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Differences in chloroplast ultrastructure of Phaeocystis antarctica in low and high light
Moisan, T.A.; Ellisman, M.H.; Buitenhuys, C.W.; Sosinsky, G.E. (2006). Differences in chloroplast ultrastructure of Phaeocystis antarctica in low and high light. Mar. Biol. (Berl.) 149(6): 1281-1290.
In: Marine Biology. Springer: Heidelberg; Berlin. ISSN 0025-3162, more
Peer reviewed article  

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  • Moisan, T.A.
  • Ellisman, M.H.
  • Buitenhuys, C.W.
  • Sosinsky, G.E.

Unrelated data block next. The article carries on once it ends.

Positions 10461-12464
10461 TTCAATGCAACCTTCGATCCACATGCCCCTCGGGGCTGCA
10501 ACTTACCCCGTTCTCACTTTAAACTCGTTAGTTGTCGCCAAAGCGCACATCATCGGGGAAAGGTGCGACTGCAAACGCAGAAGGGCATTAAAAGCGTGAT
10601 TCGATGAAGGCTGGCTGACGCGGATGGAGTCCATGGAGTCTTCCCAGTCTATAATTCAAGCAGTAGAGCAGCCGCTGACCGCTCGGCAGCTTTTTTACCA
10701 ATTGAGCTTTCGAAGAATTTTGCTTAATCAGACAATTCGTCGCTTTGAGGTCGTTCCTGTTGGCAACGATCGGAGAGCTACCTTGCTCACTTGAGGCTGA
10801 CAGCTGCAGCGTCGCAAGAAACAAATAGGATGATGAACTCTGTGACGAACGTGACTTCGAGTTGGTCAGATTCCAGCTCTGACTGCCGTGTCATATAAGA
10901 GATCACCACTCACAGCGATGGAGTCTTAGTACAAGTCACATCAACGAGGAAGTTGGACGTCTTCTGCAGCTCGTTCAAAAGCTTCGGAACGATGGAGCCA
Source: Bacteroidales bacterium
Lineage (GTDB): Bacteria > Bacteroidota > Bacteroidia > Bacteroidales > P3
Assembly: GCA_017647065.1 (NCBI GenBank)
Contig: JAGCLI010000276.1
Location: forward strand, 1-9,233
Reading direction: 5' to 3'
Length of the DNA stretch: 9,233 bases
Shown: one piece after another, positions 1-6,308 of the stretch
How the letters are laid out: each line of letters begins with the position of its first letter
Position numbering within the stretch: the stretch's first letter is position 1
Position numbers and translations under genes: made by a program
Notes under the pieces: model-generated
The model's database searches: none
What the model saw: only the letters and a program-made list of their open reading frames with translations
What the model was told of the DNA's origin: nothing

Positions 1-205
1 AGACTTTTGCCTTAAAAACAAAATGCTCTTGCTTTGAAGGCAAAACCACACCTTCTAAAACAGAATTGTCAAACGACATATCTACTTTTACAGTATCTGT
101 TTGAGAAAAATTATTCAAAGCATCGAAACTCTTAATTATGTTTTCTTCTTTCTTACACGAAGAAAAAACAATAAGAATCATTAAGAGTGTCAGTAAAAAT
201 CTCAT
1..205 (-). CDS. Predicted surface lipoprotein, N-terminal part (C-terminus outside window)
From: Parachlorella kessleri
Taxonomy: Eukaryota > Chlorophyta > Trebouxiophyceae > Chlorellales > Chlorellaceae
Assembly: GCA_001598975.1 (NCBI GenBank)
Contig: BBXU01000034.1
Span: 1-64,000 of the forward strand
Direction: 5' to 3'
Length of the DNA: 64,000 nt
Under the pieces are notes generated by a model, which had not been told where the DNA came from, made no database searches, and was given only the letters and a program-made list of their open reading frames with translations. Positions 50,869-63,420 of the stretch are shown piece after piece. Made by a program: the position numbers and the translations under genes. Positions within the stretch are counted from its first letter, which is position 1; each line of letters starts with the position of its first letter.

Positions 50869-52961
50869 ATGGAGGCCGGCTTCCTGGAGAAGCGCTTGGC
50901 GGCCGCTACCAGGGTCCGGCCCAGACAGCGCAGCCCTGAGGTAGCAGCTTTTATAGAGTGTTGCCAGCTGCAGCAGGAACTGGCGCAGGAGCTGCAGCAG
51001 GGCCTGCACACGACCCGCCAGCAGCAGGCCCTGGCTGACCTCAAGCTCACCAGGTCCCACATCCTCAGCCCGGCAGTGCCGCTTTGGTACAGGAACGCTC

Phaeocystis antarctica Karsten exhibits optical changes in pigment packaging during acclimation to drastically different light levels. Here, the three-dimensional morphological rearrangements are shown for two light conditions mimicking limiting and saturating conditions for photosynthesis. Cultures of P. antarctica were grown semi-continuously under light-limiting conditions for growth (14 µmol quanta m-2 s-1) and a light-saturating condition (259 µmol quanta m-2 s-1) for growth. Increased numbers of thylakoids were observed under the low light treatment. In contrast, there were less amounts of thylakoid stacking in each chloroplast under the high light treatment. Electron microscopic tomographic reconstructions illustrate the complexity of the chloroplast organelle where the thylakoids ‘interact’ with the pyrenoid and the chloroplast membrane. Highly complex characteristics, such as bi- and tri-furcations in the thylakoid stacks, were continuous throughout the chloroplast. Other organelles, such as the Golgi apparatus and dense vesicles that may potentially affect cellular scattering and absorption were also observed in both high and low light. These three dimensional thylakoid arrangements have profound implications for cellular photophysiology. They represent a new view of algal chloroplast structure, and provide a starting point for more accurate optical modeling studies.

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